Iron Fist’s Identity Crisis is NOT What You Think

For those who are new to this blog, the basic pattern I have is to alternate between writing fiction and general commentary on writing and stories. Now that The Face of the Clockworker is complete we’re switching gears into something a little different. Hope you enjoy!

Netflix original shows are stirring a lot of hype these days, none more so than those connected to Marvel. I recently picked up Netflix and decided to give the latest series, Iron Fist, a watch to see what all the noise was about.

That was a mistake.

Iron Fist is not particularly good TV, an opinion most people who have watched the show seem to agree with. The reasons for that are pretty straightforward, yet it’s a trap a lot of writers, myself included, tend to fall into and that makes it worth looking at.

Let me start by mentioning two things people are blaming that are not the reason Iron Fist is lackluster. First and foremost, the problem is not Finn Jones, be it as an actor, a martial artist or a white dude. Don’t get me wrong. I didn’t find his performance in Iron Fist particularly memorable. But he does give the role a bit of nuance, handling nostalgia, discontent, joy and anger pretty well. He’s not going to win awards for his performance and that won’t be an oversight – he didn’t do anything that would stand out. But his performance is worthy of any number of CSI/Law and Order franchise shows and plenty of people like them.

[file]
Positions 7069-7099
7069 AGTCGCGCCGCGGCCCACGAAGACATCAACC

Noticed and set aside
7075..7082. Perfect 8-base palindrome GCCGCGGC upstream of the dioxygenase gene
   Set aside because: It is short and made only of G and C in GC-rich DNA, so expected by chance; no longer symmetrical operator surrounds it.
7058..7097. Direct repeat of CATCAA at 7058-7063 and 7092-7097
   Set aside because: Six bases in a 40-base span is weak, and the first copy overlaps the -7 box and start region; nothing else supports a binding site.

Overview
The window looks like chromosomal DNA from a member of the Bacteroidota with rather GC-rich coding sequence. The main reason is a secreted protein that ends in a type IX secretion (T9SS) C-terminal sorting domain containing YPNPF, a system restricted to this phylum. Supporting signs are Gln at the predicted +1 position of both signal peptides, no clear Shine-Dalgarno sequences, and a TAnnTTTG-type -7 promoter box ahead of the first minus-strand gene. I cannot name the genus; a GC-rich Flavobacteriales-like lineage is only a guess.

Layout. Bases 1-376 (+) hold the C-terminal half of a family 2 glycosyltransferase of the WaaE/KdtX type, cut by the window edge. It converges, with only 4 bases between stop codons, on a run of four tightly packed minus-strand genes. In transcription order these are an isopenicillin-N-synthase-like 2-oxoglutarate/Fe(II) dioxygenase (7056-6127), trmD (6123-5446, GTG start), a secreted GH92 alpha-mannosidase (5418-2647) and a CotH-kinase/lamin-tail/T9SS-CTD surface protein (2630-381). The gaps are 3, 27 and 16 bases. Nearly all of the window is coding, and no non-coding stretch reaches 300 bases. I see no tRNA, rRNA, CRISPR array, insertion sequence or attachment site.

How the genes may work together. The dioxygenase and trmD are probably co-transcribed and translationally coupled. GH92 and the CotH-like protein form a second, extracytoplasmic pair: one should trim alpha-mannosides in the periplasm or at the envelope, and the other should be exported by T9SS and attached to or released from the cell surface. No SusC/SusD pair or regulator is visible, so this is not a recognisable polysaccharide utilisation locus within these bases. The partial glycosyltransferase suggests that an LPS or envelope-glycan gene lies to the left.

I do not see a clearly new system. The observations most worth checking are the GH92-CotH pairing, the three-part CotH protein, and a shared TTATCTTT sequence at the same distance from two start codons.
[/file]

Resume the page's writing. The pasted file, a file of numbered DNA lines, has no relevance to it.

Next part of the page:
It is true that Finn Jones was basically an amateur martial artist but, through intense training and what was most likely good use of stunt doubles they were able to make him pass as a competent fighter. Maybe not a great one, which he is admittedly supposed to be, but it’s really hard to tell. Danny Rand does so little fighting in the series, especially in the first half, it’s hard to get a grasp on how good or bad he is at it. Iron Fist has some really great fight scenes in it, especially in the later episodes. Not all of them are works of beauty and they lean a little too much towards being over choreographed ballet than the frantic, semirealistic action of a John Wick. But it’s supposed to be a martial arts series, not a typical run-and-gun action series so I can forgive that. The genre tends much more towards that kind of hyper stylized action and I generally like it. I generally liked the action in Iron Fist, too. In short, I don’t think Jones’ experience – or lack thereof – in the wushu department was the problem – or even a problem.